Monthly Archives: August, 2012

More People Opting To Purchase College Textbooks Online

According to IndianasNewsCenter.com college students are opting to purchase textbooks online instead of at the college bookstore. According to Maureen Mespell “More and more parents and students are choosing to skip the bookstore and go online to find the best bang for their buck”. She continues by saying “Sites like Amazon.com offer larg discounts and huge selections.The sites even offer a gift card for returning the books when they aren’t needed anymore. To bring down shipping and handling fees there is a way to find out where the seller is and what kind of customer reviews they have.”

But shopping online isn’t without a few risks.

IPFW student Brett Gauger says, “In the seller’s account it will tell you the condition of the book. It may say, ‘Book may have scratches or highlighting. That’s kind of a gamble that you take. You take a risk to purchase these used books.”

An important step is to check what edition the professor is using in class.

If a workbook is required it might be better to spend the extra cash at the book-store.

Source

To compare online prices try this site

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Textbook sticker shock

When students receive their acknowledgment letter in the post, the very last thing on their mind is money.  But that fast and painfully changes when they are sitting in their first lecture. There are lots of ways schools gouge a student for each penny – just take a quick look at the list of “fees” on any tuition bill – but perhaps none is more obvious than textbooks. It is the culture which has backed students into a corner. For a long period of time, university bookstores were the sole option, but in 2012, scholars have a range of options to economize on textbooks.

Chemistry 101, everyone’s favourite course, needs scholars to buy an incredibly costly textbook.  Chemistry  goes for $251 at UB’s campus bookstore. That is about fourteen big pizzas at any local pizza place, which could feed one university student for around a month.

Here is where things get engaging : The book is available on Amazon for only $157 new.  Not bad, right?  Well, if a student goes with a 3rd party seller on Amazon’s market place, the book costs $98.  Now that is progress.  The most recent trend in the textbook industry, renting is saving scholars wads of money.  CampusBookRental.com offers the book for $24 and a student can have it for the whole semester.  Wow, that is a $227 savings, sold.  But hold on a second.  Books are not a solo package any more, many books – like the chemistry bombshell – come with CDs and access codes to online teaching programs. Sold singly, a number of these programs can cost a student as much as $150.  Sadly  for the chemistry student at UB, the access code and CD don’t come with the rented book, so it could be worthless for a student to attempt to go for the enormous savings by renting. That is just it :  Purchasing  textbooks has changed into a game and it is a total crapshoot.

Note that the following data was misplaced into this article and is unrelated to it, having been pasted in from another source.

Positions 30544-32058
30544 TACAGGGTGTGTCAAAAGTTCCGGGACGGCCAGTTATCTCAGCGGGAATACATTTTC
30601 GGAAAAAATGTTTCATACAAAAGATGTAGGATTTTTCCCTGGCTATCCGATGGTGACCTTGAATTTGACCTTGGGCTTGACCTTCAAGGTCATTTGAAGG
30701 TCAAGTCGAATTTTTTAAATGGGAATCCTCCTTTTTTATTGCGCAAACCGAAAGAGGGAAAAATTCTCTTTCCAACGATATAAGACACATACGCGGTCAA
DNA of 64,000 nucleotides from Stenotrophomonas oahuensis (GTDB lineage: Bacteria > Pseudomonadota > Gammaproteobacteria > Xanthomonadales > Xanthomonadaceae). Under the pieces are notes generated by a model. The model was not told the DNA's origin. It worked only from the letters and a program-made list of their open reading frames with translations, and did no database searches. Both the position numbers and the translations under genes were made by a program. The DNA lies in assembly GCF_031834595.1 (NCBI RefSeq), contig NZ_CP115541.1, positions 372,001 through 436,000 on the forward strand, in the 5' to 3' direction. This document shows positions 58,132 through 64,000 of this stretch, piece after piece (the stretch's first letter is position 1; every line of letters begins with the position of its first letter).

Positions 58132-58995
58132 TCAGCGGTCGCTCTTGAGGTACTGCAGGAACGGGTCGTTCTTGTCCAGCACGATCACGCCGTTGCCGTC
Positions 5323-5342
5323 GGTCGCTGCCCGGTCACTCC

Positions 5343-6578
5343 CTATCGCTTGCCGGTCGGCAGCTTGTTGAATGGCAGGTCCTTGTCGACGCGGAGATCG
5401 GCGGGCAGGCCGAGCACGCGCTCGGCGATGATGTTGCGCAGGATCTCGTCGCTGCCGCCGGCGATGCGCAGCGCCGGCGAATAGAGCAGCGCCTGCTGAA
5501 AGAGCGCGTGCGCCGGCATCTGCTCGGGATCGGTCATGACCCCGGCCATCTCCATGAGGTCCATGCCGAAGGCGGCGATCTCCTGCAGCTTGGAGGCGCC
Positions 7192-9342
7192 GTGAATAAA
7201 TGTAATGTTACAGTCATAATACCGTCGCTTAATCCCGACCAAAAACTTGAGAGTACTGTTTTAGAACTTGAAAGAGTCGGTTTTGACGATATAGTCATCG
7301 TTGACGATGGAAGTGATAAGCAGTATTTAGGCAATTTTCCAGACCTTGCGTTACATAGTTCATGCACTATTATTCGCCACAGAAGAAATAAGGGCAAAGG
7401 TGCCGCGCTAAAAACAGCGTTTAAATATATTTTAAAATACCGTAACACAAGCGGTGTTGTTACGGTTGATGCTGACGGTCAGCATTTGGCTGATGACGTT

Some scholars do not even buy books.  It makes better sense for some to ditch the high-priced books altogether and work out a technique to get thru the class without a guide.  Some borrow books from folk in their class, while some scholars are bright enough to wing it. Gone forever are the days that mates can find books they want from mates or classmates.

Professors are changing editions nearly every semester it looks, and the scholars are the ones feeling the effects financially.

 

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Ideas for students trying to save money on textbooks

Charles Schmidt, spokesman for the college stores association, offered the following suggestions to students seeking to save money on textbooks:

1 : Buy used books when possible.  They may sell out fast so shop the store early or buy right from a web site to use used-book sales.

2 : Consider renting or buying electronic texts.

3 : Like your campus bookstore’s Facebook page and follow them on Twitter.  Stores regularly will give advance notice of money preserving specials to fans.